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The announcement passed fairly quietly a few weeks ago: Next spring, students will be asked to pre-register for courses months before classes begin. Their selections will remain non-binding, but they will give the College a clearer sense of who will take what class going into shopping week.
This is a step in the right direction toward curing the large logistical flaws caused by shopping period. But it doesn’t go far enough to make course selection easier on everyone involved. The best solution is to scrap Harvard’s peculiar institution entirely. That’s right; shopping period needs to go.
As it is today, shopping is incredibly inefficient. The registrar seems to have a knack for wrongly guessing a given class’s enrollment, leading to a complex room reshuffle during the first week. In addition, many classes must scramble to find extra Teaching Fellows, a slow process that can delay sectioning and the syllabus. These TFs are also frequently underqualified, drawn from a subdiscipline barely relevant to the class. The current pre-registration plan hopes to cut down on this initial chaos—which cost Harvard one million dollars last year—but eliminating shopping would end it definitively.
It’s an open secret that many professors and administrators dislike shopping, but its demise would bring clear benefits to students as well. For example, the Coop would never be without a book you need because it would know exactly how many to order. In fact, the Coop’s prices are already so steep in part because they don’t know how many books they will be able to sell—so they insure their profit with a higher price tag.
Pre-registration would also eliminate the need for the lotteries that constantly shatter students’ plans the day before study cards are due. Under pre-registration, gone would be the pressure of unearthing a fourth class at the 11th hour. Personally, I find this the most compelling argument against shopping: For me, the most stressful week of the year isn’t reading period, and it’s not exam period; it’s shopping period. In course selection as in life, ignorance of what’s ahead is far scarier than even the most dreaded known commodity.
For all these costs, shopping period doesn’t even return a benefit—only a perceived one. If the claim is that pre-registration will result in more dissatisfaction with classes, we should remember that shopping is imperfect as well: Very few students can say that they have liked every single class they have taken at Harvard. Pre-registering would not lead to a rash of unhappiness any more than it has at the thousands of other schools with no shopping week—many of which are notoriously happier than we are.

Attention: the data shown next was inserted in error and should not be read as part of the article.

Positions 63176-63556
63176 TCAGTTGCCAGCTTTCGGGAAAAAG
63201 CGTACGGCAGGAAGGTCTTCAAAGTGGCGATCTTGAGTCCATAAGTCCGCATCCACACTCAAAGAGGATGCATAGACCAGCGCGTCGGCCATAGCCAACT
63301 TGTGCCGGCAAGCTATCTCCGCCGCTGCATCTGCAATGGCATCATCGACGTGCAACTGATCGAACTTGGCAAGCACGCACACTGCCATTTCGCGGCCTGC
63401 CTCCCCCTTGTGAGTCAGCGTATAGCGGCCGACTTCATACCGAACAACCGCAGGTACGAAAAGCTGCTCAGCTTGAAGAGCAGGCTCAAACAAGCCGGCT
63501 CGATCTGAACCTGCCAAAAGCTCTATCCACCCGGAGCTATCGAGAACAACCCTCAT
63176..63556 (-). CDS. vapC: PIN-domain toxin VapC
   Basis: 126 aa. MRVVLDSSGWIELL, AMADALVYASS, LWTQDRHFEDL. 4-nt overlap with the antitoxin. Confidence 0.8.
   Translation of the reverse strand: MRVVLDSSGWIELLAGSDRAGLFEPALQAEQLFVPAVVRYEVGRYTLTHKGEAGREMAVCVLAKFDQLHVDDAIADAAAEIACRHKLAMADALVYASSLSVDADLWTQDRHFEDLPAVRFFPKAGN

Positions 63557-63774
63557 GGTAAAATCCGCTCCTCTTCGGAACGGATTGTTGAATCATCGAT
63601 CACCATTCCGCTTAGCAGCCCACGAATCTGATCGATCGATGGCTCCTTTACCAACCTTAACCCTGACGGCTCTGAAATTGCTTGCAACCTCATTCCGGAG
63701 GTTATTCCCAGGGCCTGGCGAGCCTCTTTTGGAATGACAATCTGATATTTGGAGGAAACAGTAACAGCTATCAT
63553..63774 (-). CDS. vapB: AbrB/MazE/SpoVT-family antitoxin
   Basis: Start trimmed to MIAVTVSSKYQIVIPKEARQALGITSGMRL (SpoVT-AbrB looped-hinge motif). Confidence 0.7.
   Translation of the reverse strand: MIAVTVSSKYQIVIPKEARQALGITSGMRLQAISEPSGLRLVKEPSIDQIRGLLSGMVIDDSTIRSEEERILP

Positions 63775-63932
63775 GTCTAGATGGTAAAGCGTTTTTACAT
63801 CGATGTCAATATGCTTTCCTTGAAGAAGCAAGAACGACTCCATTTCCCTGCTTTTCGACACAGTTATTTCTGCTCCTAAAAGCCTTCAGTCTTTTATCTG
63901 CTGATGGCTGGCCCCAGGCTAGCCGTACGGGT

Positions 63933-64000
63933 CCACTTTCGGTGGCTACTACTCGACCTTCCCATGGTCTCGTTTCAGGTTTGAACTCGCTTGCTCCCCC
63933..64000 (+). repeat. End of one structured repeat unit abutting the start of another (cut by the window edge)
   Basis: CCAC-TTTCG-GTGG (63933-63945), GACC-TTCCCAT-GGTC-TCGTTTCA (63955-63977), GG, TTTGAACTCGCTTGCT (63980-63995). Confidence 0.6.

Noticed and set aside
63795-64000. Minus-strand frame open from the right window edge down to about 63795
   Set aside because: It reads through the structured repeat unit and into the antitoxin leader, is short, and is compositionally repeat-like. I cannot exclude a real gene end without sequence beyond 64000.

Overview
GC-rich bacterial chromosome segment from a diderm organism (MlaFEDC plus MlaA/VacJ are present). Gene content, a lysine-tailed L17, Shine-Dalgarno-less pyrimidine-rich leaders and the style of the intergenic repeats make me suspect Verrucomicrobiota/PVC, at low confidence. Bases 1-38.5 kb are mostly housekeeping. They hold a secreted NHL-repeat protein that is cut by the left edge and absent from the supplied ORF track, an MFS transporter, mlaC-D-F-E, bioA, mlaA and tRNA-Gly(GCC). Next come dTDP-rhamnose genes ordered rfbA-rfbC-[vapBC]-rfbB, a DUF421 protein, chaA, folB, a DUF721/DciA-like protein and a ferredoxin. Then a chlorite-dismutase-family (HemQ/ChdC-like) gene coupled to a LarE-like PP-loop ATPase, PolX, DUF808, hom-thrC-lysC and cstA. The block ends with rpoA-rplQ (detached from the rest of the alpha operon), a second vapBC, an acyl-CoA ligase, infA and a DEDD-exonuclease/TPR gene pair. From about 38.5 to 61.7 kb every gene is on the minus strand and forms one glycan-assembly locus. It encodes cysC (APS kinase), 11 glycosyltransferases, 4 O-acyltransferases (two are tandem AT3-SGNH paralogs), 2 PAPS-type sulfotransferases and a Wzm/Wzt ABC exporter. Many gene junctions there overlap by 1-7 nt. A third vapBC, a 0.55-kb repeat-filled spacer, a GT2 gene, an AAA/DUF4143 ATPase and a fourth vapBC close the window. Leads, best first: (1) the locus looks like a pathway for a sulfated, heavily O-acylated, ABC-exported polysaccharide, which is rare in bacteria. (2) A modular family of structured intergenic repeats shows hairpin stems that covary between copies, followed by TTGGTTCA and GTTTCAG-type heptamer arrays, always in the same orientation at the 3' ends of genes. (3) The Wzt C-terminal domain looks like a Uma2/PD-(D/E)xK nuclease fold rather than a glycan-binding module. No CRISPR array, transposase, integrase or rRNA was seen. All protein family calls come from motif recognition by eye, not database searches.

But there’s still valuable information to be gleaned from shopping, right? There is information, all right, but almost none of it is reliable. You don’t need a scientific study to show that first impressions are often inaccurate, and it’s no secret that professors gussy up their first week of lectures to attract more students. The only real truth to be gained is the professor’s lecturing ability (a poor instructor usually can’t just conjure up superb rhetorical skills for a week). That might be something, but it’s far from the only factor that goes into taking a class. In fact, lecturing ability is far from the only factor that goes into a professor’s teaching ability. The guy may be great to listen to, but he may not grade fairly, answer his e-mail, or be a generally responsible human being. The best way to know this is to ask the people who have taken the class before—in other words, to check the Q Guide.
Instead, though, shopping puts too much weight on the one criterion of charisma. Students should be making their decisions on more overriding considerations, like their interest in the subject. Conveniently, these are considerations that a student can research through a medium other than shopping. The reading list? That’s online. Course goals? Also online, often in the same detail that the professor spends on it for an hour on the first day. “Does this class have a midterm?” Why, yes, if you had looked online, you’d know that, now, wouldn’t you?
Instead, shopping encourages students to show up to a class uninformed and ask such questions, whose answers are plainly available on the syllabus. Like shopping week as a whole, it’s a waste of teachers’ time and ours—except unlike shopping week, at least it doesn’t actually harm us in the process. Shopping period may once have been useful, it’s true—back in the days before syllabi could be posted online or that questioner could e-mail the professor instead. But today, much more information beyond a one-paragraph course description can and must be made available several months before a semester begins. We should take advantage of that—and abolish the shopping period that it has made obsolete.
Nathaniel S. Rakich ’10, a Crimson editorial copy editor emeritus, is a government concentrator in Cabot House.
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